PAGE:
Beyond Preparedness: Development Impact of Community-Based Disaster Risk Management in Pakistan

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28 March 2017, Islamabad—There have been an increasing number of community-based disaster risk management (CBDRM) initiatives in Pakistan since the 2005 earthquake. Actors adopted various approaches that all yielded different results, depending on the tools and methodologies used. Many of the approaches emphasize particular types of vulnerable groups, e.g., women, and specific geographical areas i.e. rural areas over urban areas.

The existence of various CBDRM approaches caused the National Disaster Management Authority (NDMA) to include the CBDRM framework in the National Disaster Management Plan, 2012. UNDP proposed additional steps for the framework based on the first year of CBDRM implementation (2014–2015). These were derived from lessons learned in the pilot CBDRM project. The recommended additional steps were presented at the National Technical Group Meeting on CBDRM in Pakistan where UNDP’s first CBDRM learning report was launched.

With financial support from the Royal Norwegian Embassy in Pakistan, UNDP implemented a community-focused project on building resilience through community-based disaster risk management, and implemented it in Chitral and Lower Dir (Khyber Pakhtunkhwa), Ziarat and Jaffarabad (Balochistan) and Tharparkar (Sindh). The project has benefited over 79,000 people in various stages of preparedness and mitigation measures. Some 158 community organizations and 133 village disaster management committees were established. Beyond the project’s actual disaster preparedness focus, UNDP and its implementing partners found that CBDRM has many positive facets that influence development processes. These conclusions were reached after extensive community mobilization processes and research involving local communities.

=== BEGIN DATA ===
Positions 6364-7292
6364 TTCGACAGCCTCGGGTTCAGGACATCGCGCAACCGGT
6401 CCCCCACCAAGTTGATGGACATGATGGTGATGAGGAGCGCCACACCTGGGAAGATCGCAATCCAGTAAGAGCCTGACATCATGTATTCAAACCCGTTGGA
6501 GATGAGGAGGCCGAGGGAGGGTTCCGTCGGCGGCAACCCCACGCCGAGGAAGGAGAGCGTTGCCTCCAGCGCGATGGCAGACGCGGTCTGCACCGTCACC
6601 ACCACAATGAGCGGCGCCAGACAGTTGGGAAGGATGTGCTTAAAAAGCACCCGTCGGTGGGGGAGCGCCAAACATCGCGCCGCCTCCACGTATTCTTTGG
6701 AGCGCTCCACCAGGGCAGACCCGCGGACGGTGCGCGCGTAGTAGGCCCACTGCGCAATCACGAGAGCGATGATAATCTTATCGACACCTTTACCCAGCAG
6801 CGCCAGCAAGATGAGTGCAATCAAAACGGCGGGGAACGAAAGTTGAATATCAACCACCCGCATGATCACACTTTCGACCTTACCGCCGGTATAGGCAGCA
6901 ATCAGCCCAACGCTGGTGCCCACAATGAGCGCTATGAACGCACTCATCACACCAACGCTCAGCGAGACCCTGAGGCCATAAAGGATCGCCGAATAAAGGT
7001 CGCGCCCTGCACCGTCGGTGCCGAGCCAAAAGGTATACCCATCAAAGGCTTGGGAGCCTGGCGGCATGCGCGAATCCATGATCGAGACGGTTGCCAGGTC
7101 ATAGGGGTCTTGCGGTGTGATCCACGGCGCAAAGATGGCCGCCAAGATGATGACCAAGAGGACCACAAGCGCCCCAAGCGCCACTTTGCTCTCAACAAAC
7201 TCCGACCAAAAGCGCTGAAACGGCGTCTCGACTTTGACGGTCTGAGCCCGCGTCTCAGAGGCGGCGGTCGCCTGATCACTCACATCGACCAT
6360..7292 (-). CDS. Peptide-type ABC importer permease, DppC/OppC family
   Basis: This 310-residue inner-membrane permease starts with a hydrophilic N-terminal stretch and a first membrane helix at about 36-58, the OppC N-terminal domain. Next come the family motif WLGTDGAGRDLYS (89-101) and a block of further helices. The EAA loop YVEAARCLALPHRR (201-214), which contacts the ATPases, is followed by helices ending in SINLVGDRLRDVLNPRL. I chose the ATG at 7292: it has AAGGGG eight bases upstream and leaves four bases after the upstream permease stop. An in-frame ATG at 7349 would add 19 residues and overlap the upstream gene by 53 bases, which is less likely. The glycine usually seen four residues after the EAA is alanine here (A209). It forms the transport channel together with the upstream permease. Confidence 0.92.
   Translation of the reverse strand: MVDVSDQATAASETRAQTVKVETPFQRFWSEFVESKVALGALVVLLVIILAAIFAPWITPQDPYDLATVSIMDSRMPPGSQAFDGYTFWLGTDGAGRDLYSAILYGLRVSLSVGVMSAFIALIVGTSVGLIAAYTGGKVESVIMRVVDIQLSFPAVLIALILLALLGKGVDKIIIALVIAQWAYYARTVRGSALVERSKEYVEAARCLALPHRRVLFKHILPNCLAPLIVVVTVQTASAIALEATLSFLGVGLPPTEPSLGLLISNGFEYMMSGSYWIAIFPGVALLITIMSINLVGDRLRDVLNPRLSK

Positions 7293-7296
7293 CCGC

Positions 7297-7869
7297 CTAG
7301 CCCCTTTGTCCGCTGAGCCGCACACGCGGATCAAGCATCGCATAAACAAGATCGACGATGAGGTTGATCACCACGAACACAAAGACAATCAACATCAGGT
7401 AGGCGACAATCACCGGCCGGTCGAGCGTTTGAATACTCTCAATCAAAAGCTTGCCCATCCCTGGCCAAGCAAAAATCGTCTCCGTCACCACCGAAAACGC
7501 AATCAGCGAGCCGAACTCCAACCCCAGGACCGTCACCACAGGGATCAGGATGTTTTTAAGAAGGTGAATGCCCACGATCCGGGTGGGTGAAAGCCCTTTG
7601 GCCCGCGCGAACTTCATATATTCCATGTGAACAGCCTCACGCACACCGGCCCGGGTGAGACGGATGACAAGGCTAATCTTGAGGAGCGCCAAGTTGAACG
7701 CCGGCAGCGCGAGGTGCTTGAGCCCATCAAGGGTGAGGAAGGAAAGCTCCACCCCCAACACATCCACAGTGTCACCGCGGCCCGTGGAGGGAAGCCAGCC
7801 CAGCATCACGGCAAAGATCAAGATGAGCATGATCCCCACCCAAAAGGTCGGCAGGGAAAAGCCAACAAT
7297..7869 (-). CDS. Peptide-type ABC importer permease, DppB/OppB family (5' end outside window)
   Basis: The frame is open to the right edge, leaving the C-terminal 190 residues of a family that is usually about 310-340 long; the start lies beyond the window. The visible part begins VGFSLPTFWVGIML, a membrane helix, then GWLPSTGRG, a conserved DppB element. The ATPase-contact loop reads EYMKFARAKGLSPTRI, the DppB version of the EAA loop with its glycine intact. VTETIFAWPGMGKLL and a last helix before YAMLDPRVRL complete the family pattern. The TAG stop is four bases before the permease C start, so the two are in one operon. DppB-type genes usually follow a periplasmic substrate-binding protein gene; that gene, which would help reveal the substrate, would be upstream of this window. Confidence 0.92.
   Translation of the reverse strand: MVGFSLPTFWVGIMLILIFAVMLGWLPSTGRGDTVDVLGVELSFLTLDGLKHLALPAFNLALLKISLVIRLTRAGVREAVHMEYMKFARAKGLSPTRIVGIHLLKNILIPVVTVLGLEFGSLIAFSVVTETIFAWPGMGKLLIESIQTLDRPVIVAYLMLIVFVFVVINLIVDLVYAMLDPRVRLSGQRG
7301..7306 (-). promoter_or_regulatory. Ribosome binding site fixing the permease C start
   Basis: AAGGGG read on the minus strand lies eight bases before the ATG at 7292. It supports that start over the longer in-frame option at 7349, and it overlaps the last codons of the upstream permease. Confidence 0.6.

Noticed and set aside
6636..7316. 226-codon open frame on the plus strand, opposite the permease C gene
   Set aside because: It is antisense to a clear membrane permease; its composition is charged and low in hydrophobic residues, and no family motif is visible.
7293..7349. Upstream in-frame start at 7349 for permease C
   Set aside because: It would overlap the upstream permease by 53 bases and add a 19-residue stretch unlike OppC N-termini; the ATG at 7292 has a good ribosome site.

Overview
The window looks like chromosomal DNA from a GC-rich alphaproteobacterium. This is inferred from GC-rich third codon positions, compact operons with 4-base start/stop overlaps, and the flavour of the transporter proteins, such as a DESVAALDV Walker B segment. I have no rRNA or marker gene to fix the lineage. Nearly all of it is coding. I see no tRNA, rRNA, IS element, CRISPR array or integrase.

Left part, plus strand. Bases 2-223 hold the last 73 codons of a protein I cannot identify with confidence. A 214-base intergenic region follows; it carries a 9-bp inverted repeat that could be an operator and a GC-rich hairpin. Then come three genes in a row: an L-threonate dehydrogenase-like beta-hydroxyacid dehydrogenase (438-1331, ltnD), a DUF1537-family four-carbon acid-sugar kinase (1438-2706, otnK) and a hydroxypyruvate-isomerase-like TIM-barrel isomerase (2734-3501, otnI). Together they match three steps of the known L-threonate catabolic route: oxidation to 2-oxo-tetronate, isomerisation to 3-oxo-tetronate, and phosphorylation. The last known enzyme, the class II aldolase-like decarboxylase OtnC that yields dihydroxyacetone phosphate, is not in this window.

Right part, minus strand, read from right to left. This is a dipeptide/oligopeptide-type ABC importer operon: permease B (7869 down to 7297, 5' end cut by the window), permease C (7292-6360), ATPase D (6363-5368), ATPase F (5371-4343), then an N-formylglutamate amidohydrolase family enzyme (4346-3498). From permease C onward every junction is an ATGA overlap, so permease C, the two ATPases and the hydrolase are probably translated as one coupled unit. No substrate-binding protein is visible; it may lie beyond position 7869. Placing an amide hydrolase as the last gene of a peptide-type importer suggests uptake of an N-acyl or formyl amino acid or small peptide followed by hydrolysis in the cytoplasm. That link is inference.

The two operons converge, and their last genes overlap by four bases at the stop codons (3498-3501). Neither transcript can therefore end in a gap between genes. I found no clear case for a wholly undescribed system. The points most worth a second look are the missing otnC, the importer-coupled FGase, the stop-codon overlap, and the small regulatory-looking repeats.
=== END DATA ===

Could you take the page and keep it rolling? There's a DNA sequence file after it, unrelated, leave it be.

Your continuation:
UNDP’s CBDRM initiatives show diversified local risk perception, a reinforced sense of community, renewed recognition of invisible, yet close relationships among different themes and practices, and new government-community partnerships in disaster risk reduction (DRR).

Disaster preparedness building at the local level is both possible and feasible. Importantly, it will have greater impacts when it goes hand-in-hand with other DRR practices and processes that address the underlying causes of disasters. These include partial power relations, gender inequality and other types of deprivation.

To summarize the multi-faceted impacts of CBDRM, UNDP launched the second CBDRM learning report which focuses on how CBDRM has positively impacted communities’ development processes, and can thus be adopted as a powerful tool for risk-informed development. We have gathered ideas, perceptions and comments from direct beneficiaries on how CBDRM has benefited them, not only in terms of disaster preparedness, but also in terms of longer-term development.

The publication shows that the CBDRM process not only helps address the needs of at-risk communities in terms of disaster preparedness, but can also serve as a gateway for long-term community development that touches upon the integrated themes of social cohesion, women empowerment, livelihood opportunities and poverty eradication, among others.

The launch event was inaugurated by Ms. Abla Amawi, Deputy Country Director-Programme, UNDP and Mr. Arne Haug, Development Counsellor at the Royal Norwegian Embassy. Other represented organizations included European Civil Protection and Humanitarian Aid (ECHO), the Department for International Development (DFID), the Asian Development Bank (ADB), the International Organization for Migration (IOM), the World Food Programme (WFP), the International Committee of the Red Cross (ICRC), the International Rescue Committee (IRC), the German Red Cross, and key NGOs working on CBDRM in Pakistan i.e. Malteser International, HelpAge International, the Agency for Technical Cooperation and Development (ACTED), Deutsche Welthungerhilfe (DWHH) and Islamic Relief.

The publication focuses on drawing lessons from CBDRM implementation and demonstrating its lessons and short- and long-term impacts on project communities. The programme’s research component should not be seen as a separate practice, but as a core part of the CBDRM implementation process.

For additional information, please contact Muhi Usamah ( and Naeem Iqbal ( in Islamabad.